Between worlds

An adult who received a cochlear implant at age six reports that the brain interprets any unfamiliar sensation as pain.  He also reflects on the identity issues that have roiled the deaf community in recent decades:
Sometimes, I think back to one of the questions that I asked my mom before I got my [cochlear implant].  I asked her if I would be deaf or hearing.  She told me that I'd be both. I don't think that's true.  I'm neither deaf nor hearing.  I don't sign as often anymore, but I don't speak or hear well enough to be like hearing people.
Oliver Sacks wrote an excellent book about this: "Seeing Voices."  He spent time on an island -- Martha's Vineyard, I think -- with a very high proportion of congenitally deaf residents.  So many were deaf that an unusual number even of hearing people were fluent in ASL.   If he asked someone whether Joe So-and-So was deaf, they would stop and consider.  "Joe? Let me think.  Yes, I think old Joe was deaf."


MikeD said...

It's really quite a bizarre controversy. There are members of the deaf community who think it's tantamount to child abuse to give children cochlear implants. This idea that you're "stealing their identity" is something I find disturbing. Being deaf isn't a skin color, it's not a religion, it's not a culture (though I know many who would debate me on the last). It's a sensory loss. It's not how we're meant to be, and in the vast majority of cases, it's not a choice they made. It is a dis-ability, and to try and sanctify it into some great culture that needs to be protected against those who would try to help them hear is fetishizing their health issue. And while I will never be one for telling someone "if you can have this done, you must (or even should)", I think I fall more on the "lighten up, Francis" side of the house.

douglas said...

One issue people neglect in this is the way sign language works- and how that affects the person 'speaking' in it. It's a symbolic language, and as such, doesn't have the many variables for tense, among others, and loses a great deal of nuance- or you could say it is in some ways more like Asian languages which use symbolic written language, and therefore, is less specific, but in some ways more nuanced- the thing is, I don't think it's true for ASL users, as they're mimicking a non-symbolic language, and so don't have the cultural conventions for interpreting the nuances as the Asians can. As a result, you'll find deaf people who have a tough time being good writers or rigorous thinkers in certain ways.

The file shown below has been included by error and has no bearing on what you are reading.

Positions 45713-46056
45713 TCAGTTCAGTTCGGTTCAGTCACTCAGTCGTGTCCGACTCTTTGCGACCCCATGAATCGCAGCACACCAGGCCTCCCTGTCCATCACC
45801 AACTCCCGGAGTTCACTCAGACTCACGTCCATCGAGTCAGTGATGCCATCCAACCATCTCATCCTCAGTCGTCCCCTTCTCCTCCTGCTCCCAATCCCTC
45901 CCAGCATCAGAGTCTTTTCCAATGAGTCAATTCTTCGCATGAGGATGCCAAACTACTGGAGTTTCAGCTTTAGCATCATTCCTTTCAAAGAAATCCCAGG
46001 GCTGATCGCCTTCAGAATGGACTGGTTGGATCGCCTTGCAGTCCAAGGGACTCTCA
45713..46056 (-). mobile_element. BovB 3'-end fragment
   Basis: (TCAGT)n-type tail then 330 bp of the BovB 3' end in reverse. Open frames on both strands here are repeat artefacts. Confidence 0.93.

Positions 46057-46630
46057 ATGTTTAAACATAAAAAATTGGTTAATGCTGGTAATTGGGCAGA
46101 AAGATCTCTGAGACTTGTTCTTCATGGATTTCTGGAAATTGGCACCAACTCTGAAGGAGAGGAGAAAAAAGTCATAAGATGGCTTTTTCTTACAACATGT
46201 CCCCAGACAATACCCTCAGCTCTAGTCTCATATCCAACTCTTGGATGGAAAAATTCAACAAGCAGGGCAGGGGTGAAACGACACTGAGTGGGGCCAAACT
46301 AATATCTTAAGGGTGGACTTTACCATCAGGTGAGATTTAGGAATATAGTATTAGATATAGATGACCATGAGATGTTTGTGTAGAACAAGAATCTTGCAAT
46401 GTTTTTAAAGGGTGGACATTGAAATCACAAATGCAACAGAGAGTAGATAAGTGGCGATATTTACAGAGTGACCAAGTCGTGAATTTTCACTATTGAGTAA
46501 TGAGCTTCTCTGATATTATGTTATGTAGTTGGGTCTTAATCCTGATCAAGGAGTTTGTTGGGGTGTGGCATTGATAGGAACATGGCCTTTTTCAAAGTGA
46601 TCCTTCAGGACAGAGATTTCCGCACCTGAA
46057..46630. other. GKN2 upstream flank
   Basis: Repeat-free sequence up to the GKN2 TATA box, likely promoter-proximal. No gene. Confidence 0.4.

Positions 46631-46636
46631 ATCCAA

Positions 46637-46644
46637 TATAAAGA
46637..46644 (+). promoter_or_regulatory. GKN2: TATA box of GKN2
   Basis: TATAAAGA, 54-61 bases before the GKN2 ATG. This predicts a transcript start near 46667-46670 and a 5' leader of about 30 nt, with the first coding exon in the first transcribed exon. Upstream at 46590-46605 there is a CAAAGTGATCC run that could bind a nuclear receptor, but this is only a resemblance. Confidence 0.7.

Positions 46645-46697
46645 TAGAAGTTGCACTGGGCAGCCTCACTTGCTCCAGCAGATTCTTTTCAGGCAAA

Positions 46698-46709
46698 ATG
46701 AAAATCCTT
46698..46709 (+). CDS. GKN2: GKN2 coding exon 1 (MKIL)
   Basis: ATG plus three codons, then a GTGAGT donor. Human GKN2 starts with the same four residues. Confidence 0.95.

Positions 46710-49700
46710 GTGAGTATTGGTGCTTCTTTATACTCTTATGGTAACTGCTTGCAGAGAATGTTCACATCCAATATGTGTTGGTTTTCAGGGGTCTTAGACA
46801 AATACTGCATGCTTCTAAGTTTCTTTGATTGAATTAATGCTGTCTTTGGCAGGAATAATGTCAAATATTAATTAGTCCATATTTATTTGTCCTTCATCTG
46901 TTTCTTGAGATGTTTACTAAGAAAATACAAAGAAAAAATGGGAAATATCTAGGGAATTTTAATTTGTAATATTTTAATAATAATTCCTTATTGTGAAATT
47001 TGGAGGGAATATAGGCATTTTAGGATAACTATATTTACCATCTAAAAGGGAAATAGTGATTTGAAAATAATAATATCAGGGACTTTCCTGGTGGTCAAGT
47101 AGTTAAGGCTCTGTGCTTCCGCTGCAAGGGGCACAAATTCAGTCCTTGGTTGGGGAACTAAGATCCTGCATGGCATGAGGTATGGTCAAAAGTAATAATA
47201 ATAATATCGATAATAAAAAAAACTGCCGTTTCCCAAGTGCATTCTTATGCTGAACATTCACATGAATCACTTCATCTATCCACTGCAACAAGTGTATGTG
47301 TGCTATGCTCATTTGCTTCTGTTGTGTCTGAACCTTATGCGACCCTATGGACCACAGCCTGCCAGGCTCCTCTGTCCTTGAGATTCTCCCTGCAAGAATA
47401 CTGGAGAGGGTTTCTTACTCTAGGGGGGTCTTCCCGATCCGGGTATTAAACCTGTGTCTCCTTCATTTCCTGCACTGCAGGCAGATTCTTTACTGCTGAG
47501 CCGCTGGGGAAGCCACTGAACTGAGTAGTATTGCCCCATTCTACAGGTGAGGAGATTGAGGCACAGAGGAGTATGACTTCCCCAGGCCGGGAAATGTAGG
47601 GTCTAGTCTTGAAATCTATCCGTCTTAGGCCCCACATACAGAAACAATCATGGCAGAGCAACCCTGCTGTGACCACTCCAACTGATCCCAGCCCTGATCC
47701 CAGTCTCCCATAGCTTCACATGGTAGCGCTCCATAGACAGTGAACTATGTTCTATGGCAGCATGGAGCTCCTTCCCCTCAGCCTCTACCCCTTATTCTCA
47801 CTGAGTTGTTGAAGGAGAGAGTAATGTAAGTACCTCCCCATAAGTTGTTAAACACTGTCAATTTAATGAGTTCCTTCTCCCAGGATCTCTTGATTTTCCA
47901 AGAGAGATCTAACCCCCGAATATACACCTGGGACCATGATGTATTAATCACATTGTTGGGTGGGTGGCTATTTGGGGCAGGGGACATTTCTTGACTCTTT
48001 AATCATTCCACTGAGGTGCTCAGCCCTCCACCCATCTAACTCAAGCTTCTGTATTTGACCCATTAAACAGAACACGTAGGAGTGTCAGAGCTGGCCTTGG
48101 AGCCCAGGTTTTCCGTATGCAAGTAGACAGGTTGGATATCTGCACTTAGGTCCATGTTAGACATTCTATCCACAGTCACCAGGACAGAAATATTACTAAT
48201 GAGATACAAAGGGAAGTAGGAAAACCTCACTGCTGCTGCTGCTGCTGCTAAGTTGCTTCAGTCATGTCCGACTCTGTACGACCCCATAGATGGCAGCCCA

Not to mention, hearing a train coming might save your life, however poorly you hear it.

Texan99 said...

One of Sacks's biggest points was that it's crucial to engage the language centers of the brain at a very early age, so even if you're going to use cochlear implants later on, you should be signing with a deaf baby almost immediately.

I would never advocate remaining deaf when technological methods for hearing were available, but I found poignant this young man's feeling of being dropped between two worlds. It's very hard to integrate the two worlds: it takes something as rare as an island habitat with a very high proportion of deaf people.

Grim said...

One wishes, nevertheless, for the hour when deafness might pass away. This is indeed sad, as you say, but we hope for a final healing: that the blind might see, and the deaf might hear. Perhaps we might even learn to hear new things, and see new things as well.